Skip to main content
NHSA Initiative
A Head Start on Treating Our Nation’s Opioid Epidemic
Cutting off the cycle using proven programs

The crisis

Infants and children are suffering as the opioid epidemic worsens, but tend to be overlooked by policymakers.

A necessary investment

It is time to invest in what is already working and expand Head Start’s capacity to treat children and families harmed by the opioid crisis.

Our recommendation

View our recommendations in the full report.

The Crisis We Face 

In the United States, 115 people will die today from opioids. Every 25 minutes, a baby is born addicted to drugs. Children are often the unseen victims of substance misuse, and as the opioid crisis continues to worsen in communities across the country, Head Start programs have not stood on the sidelines. In rural towns, inner-city neighborhoods, and everywhere in between, Head Start programs across the country are increasingly using their unique and influential position as a community-embedded provider of comprehensive services to treat children and families suffering from substance misuse. When there is a need identified, Head Start programs use limited existing resources or outside funding to develop new and innovative models specifically targeted toward early childhood trauma related to opioid and substance misuse. 

For more than 50 years, Head Start programs have engaged parents in helping their children build the abilities they need to be successful in school and life. As the challenges that children and families face evolve, Head Start has too. Because the growing opioid crisis demands a comprehensive solution, Head Start programs across the country have proven to be effective interventions for children and families impacted by substance misuse. 

Activating the potential of Head Start would alleviate suffering for tens of thousands of children, change the life trajectories for parents caught in the throes of the opioid epidemic, and save American taxpayers hundreds of millions of dollars in long-term costs. It is time to invest in what is already working and expand Head Start’s capacity to treat children and families harmed by the opioid crisis now. 

The Working Group 

In April 2018, the National Head Start Association convened a working group of Head Start and Early Head Start program leaders from around the country to discuss existing models, best practices, outcomes data, and resource requirements for these models. A special thanks to the Head Start practitioners and experts from across the country who not only are committed to doing this critical work in their local communities every day, but who also contributed their time to informing the policy white paper.

Recommendations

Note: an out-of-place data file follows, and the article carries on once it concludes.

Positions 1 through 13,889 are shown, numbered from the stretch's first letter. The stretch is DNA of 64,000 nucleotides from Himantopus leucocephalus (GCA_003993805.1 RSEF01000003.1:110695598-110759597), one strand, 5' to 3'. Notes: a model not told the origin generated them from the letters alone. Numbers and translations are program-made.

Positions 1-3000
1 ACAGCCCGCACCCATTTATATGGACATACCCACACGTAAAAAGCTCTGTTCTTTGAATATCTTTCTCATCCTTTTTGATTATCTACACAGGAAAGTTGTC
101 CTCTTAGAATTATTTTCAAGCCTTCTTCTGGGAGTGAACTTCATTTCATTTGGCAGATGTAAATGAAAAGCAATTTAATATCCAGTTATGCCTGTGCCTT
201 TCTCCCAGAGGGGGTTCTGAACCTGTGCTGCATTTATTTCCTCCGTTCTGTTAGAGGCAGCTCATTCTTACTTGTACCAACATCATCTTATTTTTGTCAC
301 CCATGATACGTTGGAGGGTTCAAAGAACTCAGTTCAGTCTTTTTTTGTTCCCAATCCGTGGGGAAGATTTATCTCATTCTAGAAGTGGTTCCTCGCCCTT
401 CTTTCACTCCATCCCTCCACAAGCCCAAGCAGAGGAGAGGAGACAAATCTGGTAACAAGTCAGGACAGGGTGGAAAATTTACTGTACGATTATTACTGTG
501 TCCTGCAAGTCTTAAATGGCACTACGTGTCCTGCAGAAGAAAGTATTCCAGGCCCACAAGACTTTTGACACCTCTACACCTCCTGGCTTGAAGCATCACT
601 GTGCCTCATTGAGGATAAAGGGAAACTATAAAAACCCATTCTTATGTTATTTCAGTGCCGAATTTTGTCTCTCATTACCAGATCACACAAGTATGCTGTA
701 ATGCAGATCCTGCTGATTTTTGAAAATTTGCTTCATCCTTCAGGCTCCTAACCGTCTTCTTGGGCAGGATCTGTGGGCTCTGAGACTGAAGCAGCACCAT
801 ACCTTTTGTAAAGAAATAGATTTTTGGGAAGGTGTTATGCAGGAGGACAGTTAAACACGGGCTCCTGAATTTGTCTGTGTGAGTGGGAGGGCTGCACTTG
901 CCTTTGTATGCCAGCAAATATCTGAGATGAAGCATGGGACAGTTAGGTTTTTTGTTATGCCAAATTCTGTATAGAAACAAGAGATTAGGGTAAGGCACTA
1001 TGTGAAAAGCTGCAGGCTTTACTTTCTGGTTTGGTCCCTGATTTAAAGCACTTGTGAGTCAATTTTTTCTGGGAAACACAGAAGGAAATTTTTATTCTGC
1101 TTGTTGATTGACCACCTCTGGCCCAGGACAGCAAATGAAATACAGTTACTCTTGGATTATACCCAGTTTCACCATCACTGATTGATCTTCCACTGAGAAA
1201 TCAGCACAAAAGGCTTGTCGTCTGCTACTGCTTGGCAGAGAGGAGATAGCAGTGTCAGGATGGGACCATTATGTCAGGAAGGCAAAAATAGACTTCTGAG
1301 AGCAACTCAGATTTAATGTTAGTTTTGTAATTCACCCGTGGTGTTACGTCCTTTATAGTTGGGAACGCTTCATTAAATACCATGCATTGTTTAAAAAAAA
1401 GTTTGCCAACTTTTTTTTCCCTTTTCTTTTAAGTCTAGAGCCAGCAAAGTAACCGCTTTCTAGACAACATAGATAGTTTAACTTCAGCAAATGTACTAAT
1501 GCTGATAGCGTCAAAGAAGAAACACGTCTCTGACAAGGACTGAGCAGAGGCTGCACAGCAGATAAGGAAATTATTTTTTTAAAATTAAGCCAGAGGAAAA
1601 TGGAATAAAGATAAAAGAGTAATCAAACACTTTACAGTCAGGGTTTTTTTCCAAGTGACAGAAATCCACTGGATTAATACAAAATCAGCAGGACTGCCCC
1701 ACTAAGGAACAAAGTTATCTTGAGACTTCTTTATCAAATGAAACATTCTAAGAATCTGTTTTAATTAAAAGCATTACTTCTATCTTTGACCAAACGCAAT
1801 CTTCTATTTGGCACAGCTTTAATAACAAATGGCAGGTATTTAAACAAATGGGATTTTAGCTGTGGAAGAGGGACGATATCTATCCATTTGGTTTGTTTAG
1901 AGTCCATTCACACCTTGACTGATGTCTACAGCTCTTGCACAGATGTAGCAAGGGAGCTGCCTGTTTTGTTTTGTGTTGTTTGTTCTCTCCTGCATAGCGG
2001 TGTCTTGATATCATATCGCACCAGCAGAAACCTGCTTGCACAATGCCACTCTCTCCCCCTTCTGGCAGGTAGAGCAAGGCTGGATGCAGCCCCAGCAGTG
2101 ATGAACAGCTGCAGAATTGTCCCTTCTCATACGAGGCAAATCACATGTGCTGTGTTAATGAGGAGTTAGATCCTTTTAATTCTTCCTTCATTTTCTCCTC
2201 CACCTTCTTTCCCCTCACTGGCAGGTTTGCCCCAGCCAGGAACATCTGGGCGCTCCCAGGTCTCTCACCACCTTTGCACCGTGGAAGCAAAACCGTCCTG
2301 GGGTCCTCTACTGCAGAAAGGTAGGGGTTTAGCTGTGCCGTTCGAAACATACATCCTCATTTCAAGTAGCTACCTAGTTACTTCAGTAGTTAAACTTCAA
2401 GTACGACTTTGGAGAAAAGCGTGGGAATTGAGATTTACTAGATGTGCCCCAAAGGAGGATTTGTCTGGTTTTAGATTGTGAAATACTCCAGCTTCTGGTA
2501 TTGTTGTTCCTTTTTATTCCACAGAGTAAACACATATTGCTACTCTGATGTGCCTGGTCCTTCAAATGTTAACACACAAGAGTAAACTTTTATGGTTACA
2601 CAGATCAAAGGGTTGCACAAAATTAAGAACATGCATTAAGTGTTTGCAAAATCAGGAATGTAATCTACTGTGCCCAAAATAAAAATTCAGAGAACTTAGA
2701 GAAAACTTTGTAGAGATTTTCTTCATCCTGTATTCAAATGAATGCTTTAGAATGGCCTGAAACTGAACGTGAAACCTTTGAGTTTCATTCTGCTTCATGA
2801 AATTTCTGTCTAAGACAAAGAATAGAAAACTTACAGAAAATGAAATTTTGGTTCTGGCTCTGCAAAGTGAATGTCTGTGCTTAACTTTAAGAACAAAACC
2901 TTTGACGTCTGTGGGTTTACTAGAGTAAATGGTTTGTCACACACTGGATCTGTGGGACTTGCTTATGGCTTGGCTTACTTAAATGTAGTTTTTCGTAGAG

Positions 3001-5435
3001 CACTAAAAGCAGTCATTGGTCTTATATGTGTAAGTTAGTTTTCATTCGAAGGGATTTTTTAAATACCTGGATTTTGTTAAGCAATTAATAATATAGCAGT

Examples of successful interventions and partnerships led by Head Start exist in communities across the country. Head Start grantees, particularly those in regions severely impacted by opioids, need training and programming support to identify signs of home substance misuse, respond to children exhibiting increased developmental and behavioral challenges, and increase skills to intervene with families and children grappling with the many dimensions and tragedies of opioid addiction.

With targeted funding, Head Start can help reduce the societal costs of substance misuse by supporting the healthy development of drug-exposed children, helping these children “catch-up” to their peers while providing interventions for parents and families. 

The National Head Start Association’s policy white paper recommends that federal lawmakers create a $200 million grant program to increase Head Start’s capacity to make a meaningful difference in the lives of thousands of opioid-affected young children. Specifically, Congress should appropriate dedicated funding to the HHS Office of Head Start that can be used for the following purposes:

  1. Provide existing Head Start programs with new resources to implement multi-tiered, proven models of intervention and support for children and families suffering from opioid and other substance misuse in their communities.
  2. Increase personnel capacity of programs to identify children in need of trauma support or behavioral health services and connect them to the best resources.
  3. Provide training for Head Start program staff on how to prevent, identify, and mitigate the effects of trauma.
  4. Support analysis to evaluate impacts of the treatment on a deeper level.

Inquiries or Questions?

For media inquiries, please contact Robin Winchell at rwinchell@nhsa.org.

For questions, please contact Cody Kornack at ckornack@nhsa.org.